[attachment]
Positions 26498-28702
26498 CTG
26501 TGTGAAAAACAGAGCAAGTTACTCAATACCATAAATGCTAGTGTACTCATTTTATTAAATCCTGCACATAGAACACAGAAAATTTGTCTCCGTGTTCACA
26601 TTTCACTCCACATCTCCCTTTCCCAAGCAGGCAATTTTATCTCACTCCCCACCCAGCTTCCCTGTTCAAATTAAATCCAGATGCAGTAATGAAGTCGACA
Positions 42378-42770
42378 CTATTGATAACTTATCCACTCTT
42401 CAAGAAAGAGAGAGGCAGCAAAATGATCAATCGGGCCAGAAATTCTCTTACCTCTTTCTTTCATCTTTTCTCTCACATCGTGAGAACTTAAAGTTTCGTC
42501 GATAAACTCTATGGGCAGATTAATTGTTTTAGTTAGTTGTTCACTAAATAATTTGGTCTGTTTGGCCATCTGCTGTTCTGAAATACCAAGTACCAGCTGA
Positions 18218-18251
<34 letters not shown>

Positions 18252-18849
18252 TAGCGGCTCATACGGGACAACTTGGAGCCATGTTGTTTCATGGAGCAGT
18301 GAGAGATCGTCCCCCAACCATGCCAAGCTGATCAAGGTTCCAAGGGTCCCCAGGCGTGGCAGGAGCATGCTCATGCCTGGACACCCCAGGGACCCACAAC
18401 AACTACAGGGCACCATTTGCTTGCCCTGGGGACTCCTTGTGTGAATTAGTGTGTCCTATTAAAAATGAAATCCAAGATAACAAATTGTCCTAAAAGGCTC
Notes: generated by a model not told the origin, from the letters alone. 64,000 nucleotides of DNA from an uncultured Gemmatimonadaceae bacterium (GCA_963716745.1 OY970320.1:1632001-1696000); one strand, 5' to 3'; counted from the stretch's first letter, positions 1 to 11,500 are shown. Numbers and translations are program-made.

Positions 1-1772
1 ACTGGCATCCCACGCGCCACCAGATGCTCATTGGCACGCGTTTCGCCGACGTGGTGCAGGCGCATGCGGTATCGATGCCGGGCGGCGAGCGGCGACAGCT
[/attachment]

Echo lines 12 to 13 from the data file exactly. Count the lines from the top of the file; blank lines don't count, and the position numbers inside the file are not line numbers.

18252 TAGCGGCTCATACGGGACAACTTGGAGCCATGTTGTTTCATGGAGCAGT
18301 GAGAGATCGTCCCCCAACCATGCCAAGCTGATCAAGGTTCCAAGGGTCCCCAGGCGTGGCAGGAGCATGCTCATGCCTGGACACCCCAGGGACCCACAAC